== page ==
Whether you feel Stoner is a weak man or a hero, you cannot doubt his integrity, goodness and calm perseverance through the unfair blows of fate he is dealt.  He is not without passion and has given love as well as receiving it. He reflects on the love he has given:

“But he was not beyond it, he knew and would never be.  Beneath the numbness, the indifference, the removal, it was there, intense and steady; it had always been there.  In his youth he had given it freely, without thought; he had given it to the knowledge that had been revealed to him-how many years ago?-by Archer Sloane; he had given it to Edith, in those first blind foolish days of his courtship and marriage; and he had given it to Katherine, as if it had never been given before.  He had, in odd ways, given it to every moment of his life.”

I loved this book as much, if not more, on a second reading.  The narrative pace is as perfect as I have ever read in any novel.  It is the understated elegance of the prose and the sadness of one man’s heroic struggle against those of ‘meaner natures and lesser minds.’   I cannot recommend it highly enough.  It deserves the status of a classic.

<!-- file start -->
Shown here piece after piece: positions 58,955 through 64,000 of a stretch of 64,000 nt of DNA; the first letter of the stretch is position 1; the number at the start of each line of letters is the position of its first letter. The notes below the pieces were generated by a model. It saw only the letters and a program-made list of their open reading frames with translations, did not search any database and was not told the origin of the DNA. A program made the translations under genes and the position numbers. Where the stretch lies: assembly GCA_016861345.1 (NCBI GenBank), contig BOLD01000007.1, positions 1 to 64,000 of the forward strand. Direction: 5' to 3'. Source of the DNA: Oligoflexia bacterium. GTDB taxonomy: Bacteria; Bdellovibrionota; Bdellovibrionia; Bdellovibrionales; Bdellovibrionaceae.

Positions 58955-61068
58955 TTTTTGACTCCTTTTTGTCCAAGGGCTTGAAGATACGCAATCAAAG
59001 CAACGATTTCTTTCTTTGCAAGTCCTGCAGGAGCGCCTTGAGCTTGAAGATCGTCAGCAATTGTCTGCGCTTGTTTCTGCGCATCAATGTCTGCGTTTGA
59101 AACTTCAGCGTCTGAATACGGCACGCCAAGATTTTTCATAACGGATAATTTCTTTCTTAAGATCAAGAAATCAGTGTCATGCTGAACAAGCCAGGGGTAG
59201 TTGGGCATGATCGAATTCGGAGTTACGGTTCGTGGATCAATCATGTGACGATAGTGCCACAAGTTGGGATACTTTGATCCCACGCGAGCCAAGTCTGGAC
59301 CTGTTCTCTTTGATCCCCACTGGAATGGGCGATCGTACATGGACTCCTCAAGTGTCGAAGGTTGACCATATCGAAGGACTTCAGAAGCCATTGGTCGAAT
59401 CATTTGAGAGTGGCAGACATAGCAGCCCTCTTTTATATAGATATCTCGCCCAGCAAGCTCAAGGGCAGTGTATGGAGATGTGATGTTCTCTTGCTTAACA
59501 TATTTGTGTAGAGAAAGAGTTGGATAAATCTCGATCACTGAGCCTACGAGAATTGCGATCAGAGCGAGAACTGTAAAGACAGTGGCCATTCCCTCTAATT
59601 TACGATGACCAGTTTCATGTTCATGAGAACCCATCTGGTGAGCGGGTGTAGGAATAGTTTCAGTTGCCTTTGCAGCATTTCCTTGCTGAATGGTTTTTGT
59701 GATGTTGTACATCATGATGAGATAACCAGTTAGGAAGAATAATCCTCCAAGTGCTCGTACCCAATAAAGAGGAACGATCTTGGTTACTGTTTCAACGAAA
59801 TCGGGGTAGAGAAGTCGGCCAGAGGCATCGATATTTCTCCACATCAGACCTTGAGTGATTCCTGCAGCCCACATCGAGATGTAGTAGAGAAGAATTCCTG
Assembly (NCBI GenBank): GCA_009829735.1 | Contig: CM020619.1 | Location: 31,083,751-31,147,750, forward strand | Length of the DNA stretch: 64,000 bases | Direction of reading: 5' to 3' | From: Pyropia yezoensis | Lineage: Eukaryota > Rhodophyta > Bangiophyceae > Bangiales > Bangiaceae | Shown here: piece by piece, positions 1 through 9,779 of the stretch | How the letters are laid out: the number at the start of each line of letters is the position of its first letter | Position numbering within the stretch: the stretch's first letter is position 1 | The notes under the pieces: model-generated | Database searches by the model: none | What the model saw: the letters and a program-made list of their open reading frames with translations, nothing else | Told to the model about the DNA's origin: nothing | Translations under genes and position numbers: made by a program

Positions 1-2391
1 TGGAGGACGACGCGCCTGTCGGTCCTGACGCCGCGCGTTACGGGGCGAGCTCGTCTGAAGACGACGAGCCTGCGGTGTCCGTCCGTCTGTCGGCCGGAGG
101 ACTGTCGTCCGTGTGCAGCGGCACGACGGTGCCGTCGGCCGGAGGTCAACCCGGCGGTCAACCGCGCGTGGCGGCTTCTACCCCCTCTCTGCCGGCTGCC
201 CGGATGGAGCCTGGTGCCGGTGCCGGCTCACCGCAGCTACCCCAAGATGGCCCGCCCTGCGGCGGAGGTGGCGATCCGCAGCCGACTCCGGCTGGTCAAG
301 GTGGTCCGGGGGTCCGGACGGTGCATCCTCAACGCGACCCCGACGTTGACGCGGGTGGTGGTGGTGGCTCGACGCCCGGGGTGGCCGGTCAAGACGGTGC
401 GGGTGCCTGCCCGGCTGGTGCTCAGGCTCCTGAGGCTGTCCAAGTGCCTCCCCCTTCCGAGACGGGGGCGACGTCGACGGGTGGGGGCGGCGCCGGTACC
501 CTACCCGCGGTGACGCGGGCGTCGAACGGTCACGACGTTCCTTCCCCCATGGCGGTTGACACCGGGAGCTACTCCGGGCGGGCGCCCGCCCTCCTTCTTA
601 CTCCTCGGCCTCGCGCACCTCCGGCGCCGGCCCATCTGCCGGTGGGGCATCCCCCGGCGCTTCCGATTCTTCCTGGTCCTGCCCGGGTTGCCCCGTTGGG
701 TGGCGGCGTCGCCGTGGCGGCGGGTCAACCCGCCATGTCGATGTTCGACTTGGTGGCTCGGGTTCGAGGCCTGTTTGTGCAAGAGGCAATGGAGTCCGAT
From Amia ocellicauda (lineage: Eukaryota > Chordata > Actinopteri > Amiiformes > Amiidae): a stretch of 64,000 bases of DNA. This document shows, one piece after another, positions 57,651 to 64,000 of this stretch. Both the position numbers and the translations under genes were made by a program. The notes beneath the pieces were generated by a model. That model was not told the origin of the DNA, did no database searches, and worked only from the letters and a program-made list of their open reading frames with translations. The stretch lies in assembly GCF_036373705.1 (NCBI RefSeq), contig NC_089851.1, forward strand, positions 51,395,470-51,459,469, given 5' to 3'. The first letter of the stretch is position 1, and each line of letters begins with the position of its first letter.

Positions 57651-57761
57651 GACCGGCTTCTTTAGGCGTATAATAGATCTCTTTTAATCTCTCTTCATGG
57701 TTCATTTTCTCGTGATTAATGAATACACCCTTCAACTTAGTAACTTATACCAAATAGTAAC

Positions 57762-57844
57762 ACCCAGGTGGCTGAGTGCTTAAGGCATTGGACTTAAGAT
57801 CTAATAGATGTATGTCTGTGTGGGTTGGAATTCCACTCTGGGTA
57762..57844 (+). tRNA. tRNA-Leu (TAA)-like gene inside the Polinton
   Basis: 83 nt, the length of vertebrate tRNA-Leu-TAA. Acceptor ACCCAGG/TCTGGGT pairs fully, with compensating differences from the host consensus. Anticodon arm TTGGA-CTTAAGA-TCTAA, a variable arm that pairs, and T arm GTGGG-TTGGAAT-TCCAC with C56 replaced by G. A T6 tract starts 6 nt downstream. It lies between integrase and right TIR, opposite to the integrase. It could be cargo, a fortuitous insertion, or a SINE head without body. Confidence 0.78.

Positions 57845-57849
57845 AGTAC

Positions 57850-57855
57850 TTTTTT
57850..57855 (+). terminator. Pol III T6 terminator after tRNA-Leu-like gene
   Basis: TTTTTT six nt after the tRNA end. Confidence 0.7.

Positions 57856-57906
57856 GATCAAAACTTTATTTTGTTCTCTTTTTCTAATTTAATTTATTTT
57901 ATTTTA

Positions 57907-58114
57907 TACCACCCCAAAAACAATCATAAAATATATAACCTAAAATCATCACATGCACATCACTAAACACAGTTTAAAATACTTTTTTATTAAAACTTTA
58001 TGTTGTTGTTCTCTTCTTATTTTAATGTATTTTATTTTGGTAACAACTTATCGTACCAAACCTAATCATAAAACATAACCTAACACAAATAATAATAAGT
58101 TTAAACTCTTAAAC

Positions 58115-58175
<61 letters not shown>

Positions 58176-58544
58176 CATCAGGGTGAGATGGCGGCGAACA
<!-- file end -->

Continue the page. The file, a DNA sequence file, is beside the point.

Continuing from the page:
As ever, feel free to share your views on the novel.  I would love to hear them!

I am having a little break from my list of betterment, but in July will return with the next book on my list, which is ‘The Razor’s Edge’ by Somerset Maugham.  It was supposed to be ‘Of Human Bondage’ by Maugham, but I have read that and couldn’t put myself through it again!  I read ‘The Razor’s Edge’ over 20 years ago, so can’t remember a thing about it.  Let’s see how I get on this time!